I think that's why "A Christmas Carol" is my favorite movie to watch at Christmastime. It's all about redemption. The spirits could have left him alone, but didn't. They could see that there was someone worth saving. By saving Scrooge, many people were loved and saved. It goes right along with Christmas, and the Savior's redemption of us. No one should ever be cast aside as a lost cause.

Jeni said...

Well said. I hope you continue to write. I am enjoying your thoughts.

Anonymous said...

It's the name. SCROOGE. You can't even say that name out loud without glaring a little bit. If the character's name had been Featherwinkle or Sweetums, I would have a much easier time associating him with pleasant things. As it is though, he's stuck with a bad rep. Poor guy. Same thing goes for the Grinch. It's all the name.

Heather of the EO said...

I love what Charrette said. I always love what Charrette says. So I'll just say ditto :)

LexiconLuvr said...

Kudos to you! Not only for recognizing and accepting the change in another person (regardless of said person being fictional)but promoting that change.
Where would any of us be without the saving grace of forgiveness?
And as for the Grinch, well, his heart did grow "10 sizes that day." I dare say, he's as reformed and enlightened as any person/fuzzy thing can be.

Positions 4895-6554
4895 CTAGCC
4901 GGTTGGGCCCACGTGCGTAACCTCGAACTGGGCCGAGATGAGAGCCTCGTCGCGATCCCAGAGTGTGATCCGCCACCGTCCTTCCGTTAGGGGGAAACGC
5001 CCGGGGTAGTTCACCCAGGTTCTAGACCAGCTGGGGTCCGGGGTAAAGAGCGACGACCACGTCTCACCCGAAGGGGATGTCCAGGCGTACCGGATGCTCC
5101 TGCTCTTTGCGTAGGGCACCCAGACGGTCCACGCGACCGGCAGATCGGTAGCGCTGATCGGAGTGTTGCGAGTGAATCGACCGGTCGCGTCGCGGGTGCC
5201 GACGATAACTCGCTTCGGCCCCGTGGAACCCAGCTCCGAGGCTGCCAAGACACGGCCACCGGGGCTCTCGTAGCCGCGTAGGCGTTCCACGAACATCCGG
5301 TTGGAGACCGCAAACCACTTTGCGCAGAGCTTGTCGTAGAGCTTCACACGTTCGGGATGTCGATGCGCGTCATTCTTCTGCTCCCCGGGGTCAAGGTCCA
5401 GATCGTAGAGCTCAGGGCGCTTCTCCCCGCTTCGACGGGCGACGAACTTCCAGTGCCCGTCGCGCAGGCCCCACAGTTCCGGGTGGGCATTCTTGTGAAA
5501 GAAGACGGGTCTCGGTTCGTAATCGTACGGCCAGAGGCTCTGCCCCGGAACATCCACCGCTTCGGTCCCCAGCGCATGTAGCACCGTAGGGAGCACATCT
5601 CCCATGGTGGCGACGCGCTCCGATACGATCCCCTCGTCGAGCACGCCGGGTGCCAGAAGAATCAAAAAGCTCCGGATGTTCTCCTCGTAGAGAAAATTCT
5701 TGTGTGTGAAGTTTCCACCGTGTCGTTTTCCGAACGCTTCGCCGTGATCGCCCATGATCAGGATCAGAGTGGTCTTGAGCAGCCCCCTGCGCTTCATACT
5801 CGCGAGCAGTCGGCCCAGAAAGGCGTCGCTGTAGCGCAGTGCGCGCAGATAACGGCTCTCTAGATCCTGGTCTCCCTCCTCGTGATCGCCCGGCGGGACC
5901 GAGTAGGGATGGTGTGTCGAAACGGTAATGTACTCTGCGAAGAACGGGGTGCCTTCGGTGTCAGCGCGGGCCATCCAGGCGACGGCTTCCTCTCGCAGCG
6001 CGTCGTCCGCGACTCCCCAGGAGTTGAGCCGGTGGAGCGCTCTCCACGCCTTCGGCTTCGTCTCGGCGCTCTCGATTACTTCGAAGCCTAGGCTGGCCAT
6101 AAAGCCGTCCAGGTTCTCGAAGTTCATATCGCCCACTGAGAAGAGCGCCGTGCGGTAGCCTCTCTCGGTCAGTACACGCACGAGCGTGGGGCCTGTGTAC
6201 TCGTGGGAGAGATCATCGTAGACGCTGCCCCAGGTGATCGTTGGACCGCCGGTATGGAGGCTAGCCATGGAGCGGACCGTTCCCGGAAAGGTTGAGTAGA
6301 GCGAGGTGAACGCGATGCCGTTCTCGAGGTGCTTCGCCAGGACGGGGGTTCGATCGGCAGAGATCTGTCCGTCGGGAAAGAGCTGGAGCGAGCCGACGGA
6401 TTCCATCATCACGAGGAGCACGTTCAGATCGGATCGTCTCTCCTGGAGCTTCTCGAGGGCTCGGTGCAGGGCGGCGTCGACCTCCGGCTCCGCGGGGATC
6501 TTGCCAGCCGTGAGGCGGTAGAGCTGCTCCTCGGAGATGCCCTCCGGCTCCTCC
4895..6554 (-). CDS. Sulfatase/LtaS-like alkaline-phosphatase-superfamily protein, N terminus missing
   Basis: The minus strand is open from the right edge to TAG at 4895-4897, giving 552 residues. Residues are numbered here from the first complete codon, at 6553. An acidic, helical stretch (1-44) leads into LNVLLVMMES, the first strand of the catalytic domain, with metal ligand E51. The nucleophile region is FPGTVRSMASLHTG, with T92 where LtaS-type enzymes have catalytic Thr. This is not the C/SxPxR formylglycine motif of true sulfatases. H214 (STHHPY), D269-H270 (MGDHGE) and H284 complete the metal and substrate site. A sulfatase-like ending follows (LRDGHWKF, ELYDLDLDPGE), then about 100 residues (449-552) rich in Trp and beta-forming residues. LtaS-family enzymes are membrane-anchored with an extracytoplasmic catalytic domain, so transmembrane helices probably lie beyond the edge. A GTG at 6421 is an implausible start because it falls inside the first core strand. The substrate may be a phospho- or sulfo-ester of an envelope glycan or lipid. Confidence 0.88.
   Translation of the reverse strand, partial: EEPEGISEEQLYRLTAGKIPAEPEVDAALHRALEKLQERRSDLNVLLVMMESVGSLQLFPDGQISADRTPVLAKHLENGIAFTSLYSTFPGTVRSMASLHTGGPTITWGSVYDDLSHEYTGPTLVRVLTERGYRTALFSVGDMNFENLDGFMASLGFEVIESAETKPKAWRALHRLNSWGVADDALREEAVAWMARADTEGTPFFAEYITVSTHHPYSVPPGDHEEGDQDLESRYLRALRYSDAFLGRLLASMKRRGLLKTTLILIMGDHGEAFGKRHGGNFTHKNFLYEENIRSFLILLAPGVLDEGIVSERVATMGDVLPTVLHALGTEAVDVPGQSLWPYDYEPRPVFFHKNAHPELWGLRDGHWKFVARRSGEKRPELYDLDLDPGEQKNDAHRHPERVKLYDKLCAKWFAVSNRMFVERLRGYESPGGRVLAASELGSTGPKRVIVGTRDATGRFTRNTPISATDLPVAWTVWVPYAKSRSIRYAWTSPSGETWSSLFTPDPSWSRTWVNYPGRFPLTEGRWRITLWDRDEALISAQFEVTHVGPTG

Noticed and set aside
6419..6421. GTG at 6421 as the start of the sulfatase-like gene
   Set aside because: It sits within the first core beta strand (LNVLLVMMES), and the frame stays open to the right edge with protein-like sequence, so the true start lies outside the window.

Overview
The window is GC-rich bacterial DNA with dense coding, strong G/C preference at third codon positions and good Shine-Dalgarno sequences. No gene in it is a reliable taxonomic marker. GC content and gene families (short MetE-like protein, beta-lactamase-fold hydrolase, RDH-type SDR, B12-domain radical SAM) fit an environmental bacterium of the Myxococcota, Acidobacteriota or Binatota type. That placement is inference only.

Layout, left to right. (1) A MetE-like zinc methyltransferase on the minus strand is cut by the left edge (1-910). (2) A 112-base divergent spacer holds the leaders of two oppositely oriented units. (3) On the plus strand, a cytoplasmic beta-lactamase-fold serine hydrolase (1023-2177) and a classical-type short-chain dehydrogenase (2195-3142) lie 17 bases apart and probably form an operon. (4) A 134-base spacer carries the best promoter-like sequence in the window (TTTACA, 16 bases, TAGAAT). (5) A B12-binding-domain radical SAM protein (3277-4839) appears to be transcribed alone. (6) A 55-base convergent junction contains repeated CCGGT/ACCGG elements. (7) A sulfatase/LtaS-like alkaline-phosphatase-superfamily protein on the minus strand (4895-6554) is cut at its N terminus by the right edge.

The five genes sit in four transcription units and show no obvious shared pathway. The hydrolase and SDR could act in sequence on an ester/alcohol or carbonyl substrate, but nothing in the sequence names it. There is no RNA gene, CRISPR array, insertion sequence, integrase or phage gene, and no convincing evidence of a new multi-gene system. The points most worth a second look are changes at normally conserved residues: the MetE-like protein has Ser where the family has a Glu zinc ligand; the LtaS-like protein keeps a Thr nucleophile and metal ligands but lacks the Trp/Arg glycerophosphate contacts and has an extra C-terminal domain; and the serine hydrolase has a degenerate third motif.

Happy Holidays!
L.T. Elliot

Christine said...

I have an Uncle (so does Heidi) who treated people as if they were the person they had the potential to become. His teenage grandson said that about him at his funeral. What a way to be! He did not wait for a person to change or repent before treating them this way.

LisAway said...

I love the idea of this post, and how it is expressed. It reminds me a little of comparing our strengths with others' weaknesses.

Also agree with the comments. Including Nurturingnarcissism. I think we need a Scrooge character to remind us of what we don't want to be. Unfortunately I know of no similar character that DID NOT change. Maybe we can call the old Scrooge "Scrooge" and the improved one Ebeneezer? Or maybe "Mean Old Scrooge" and "Good Old Ebeneezer?" But I suppose your point is that nobody ever refers to the latter, only to the former. Hmmmm.

LexiconLuvr said...

*Shame, shame, burning up my face*

I have a correction to add to my comment of old. The Grinch's heart only grew 3 sizes that day. (It was 10 sizes too small) But if I had my way, it would have grown ten sizes.

And you can be sure, I'll be laying off both Scrooge and Grinchy from here on out!